The problem with American word usage is that "liberalism" is used, most illogically, to label socialists and social democrats. Some of them want more social freedoms, some do not. Those who do not fall under my definition of "The Left".
You need to stop using YOUR definitions in a discussion of poli-sci. Statism is not liberalism, libertarianism is NOT liberalism.The problem with American word usage is that "liberalism" is used, most illogically, to label socialists and social democrats. Some of them want more social freedoms, some do not. Those who do not fall under my definition of "The Left".
As for equating "statism" with the left-wing policies - well, that's what "left-wing" means to me, based on what every left-wing government in history did so far.
Last edited by Cyrylek; 05-21-13 at 05:06 PM.
I know you've been taught it is all about left and right, but the truth is that all this "left" and "right" stuff, and the traditional left-right "scale", is just made up bull****.
The 3D version makes more sense, typically with economic freedom on one axis and political freedom on the other, but even it is just a CONSTRUCT... a representation of something based on various assumptions.
In reality, people and their views are complicated, and so are societies and governments... too complex to easily fit on any scale or matrix.
Fascism is neither left nor right, it is just Fascism. Authoritarianism and totalitarianism are terms indicating government control. Fascism tends to be authoritarian, and often dictatorial. So do the more extreme versions of Socialism or Soviet and Red Chinese Communism.
Fundamentally there are two kinds of government: Limited and Unlimited. Limited governments have some kind of checks and balances and built-in limitations to keep them in check. Unlimited governments have NO limit to how authortarian or totalitarian they can become except "how much will the people put up with before they revolt?"
Fiddling While Rome Burns
Carthago Delenda Est
"I used to roll the dice; see the fear in my enemies' eyes... listen as the crowd would sing, 'now the old king is dead, Long Live the King.'.."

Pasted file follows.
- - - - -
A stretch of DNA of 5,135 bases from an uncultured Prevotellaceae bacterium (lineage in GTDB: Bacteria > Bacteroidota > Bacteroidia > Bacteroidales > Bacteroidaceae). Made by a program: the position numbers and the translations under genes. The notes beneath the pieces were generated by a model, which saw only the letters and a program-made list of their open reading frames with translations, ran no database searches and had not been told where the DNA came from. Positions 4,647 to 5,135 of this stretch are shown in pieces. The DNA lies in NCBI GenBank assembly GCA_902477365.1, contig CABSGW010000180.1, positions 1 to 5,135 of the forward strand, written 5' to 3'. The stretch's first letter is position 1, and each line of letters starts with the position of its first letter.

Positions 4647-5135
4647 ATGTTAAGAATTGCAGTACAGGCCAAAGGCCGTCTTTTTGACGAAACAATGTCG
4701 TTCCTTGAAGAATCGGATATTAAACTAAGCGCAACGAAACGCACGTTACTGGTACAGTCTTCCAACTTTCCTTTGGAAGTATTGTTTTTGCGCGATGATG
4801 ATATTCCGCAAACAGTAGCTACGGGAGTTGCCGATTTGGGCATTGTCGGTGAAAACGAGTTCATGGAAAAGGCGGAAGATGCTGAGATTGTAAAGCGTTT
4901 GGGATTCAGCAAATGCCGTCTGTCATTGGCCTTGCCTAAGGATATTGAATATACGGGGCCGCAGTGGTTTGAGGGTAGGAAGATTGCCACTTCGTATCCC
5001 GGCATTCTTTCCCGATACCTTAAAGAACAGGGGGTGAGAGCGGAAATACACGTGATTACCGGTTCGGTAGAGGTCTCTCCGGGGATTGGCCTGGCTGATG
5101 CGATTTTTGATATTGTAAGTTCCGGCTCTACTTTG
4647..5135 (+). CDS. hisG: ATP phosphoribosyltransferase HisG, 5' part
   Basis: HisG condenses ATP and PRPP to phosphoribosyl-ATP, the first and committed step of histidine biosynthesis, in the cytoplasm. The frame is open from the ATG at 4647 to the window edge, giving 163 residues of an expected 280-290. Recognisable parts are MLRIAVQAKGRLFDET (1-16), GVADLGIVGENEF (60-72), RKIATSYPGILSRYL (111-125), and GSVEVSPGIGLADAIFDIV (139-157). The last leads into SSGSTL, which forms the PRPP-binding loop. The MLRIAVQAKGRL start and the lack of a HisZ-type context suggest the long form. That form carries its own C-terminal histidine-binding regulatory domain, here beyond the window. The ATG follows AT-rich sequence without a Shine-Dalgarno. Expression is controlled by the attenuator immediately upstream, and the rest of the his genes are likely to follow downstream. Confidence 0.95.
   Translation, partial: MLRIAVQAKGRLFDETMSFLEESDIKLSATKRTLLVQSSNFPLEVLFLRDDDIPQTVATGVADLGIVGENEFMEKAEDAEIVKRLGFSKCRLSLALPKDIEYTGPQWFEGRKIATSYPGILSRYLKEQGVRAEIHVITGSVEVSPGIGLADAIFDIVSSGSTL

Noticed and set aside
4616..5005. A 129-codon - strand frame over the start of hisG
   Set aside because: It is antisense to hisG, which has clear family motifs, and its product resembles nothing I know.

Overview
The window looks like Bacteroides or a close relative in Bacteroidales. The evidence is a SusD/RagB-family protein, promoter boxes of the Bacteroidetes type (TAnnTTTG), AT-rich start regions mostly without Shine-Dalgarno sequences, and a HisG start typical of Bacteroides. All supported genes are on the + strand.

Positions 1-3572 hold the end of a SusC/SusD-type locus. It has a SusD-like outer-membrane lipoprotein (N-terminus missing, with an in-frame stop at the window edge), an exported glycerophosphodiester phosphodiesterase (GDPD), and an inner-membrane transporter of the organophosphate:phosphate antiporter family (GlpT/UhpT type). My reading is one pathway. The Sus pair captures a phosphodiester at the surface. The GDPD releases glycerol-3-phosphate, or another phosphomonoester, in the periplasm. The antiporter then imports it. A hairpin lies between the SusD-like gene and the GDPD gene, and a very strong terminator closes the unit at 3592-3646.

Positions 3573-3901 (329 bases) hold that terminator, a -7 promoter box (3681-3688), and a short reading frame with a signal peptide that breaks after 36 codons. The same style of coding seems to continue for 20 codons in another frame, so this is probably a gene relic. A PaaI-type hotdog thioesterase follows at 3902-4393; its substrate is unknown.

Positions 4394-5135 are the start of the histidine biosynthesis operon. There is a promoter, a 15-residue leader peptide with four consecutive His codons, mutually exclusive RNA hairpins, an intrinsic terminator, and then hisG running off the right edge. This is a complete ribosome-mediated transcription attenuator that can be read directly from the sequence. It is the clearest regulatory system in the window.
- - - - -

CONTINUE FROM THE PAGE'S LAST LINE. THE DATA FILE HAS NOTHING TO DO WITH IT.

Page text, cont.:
And again, this all comes from YOUR personal bias, you have twisted the meanings to suit yourself. Statism is practiced to some degree by both left and right govts.As for equating "statism" with the left-wing policies - well, that's what "left-wing" means to me, based on what every left-wing government in history did so far.
It's traditionally considered right-wing by historians and political scientists due to its nationalistic and militaristic nature.
Note that throughout recent political history the definition of "right-wing" has not been "less government." And the definition of left-wing is not necessarily "more government." That is a false dichotomy that many libertarians have manufactured in order to obscure debate.
- Colonel Paul YinglingNobody who wins a war indulges in a bifurcated definition of victory. War is a political act; victory and defeat have meaning only in political terms. A country incapable of achieving its political objectives at an acceptable cost is losing the war, regardless of battlefield events.
Bifurcating victory (e.g. winning militarily, losing politically) is a useful salve for defeated armies. The "stab in the back" narrative helped take the sting out of failure for German generals after WWI and their American counterparts after Vietnam.
All the same, it's nonsense. To paraphrase Vince Lombardi, show me a political loser, and I'll show you a loser.
No, actually, it is not. It has become that, but it isn't, it was started from the premise of what the OP was taught (incorrectly).In case you didn't notice, this is a thread about OUR definitions.
Classical liberalism is a philosophy committed to the ideal of limited government and liberty of individuals including freedom of religion, speech, press, assembly, and free markets.
Classical liberalism developed in the nineteenth century in Western Europe, and the Americas. Although classical liberalism built on ideas that had already developed by the end of the eighteenth century, it advocated a specific kind of society, government and public policy required as a result of the Industrial Revolution and urbanization. Notable individuals who have contributed to classical liberalism include Jean-Baptiste Say, Thomas Malthus and David Ricardo. It drew on the economics of Adam Smith, a psychological understanding of individual liberty, natural law and utilitarianism, and a belief in progress. Classical liberals established political parties that were called "liberal", although in the United States classical liberalism came to dominate both existing major political parties. There was a revival of interest in classical liberalism in the twentieth century led by Friedrich Hayek and Milton Friedman.
In the late 19th century, classical liberalism developed into neo-classical liberalism, which argued for government to be as small as possible in order to allow the exercise of individual freedom. In its most extreme form, it advocated Social Darwinism. Libertarianism is a modern form of neo-classical liberalism.
The term classical liberalism was applied in retrospect to distinguish earlier nineteenth-century liberalism from the newer social liberalism. The phrase classical liberalism is also sometimes used to refer to all forms of liberalism before the twentieth century, and some conservatives and libertarians use the term classical liberalism to describe their belief in the primacy of economic freedom and minimal government. It is not always clear which meaning is intended.
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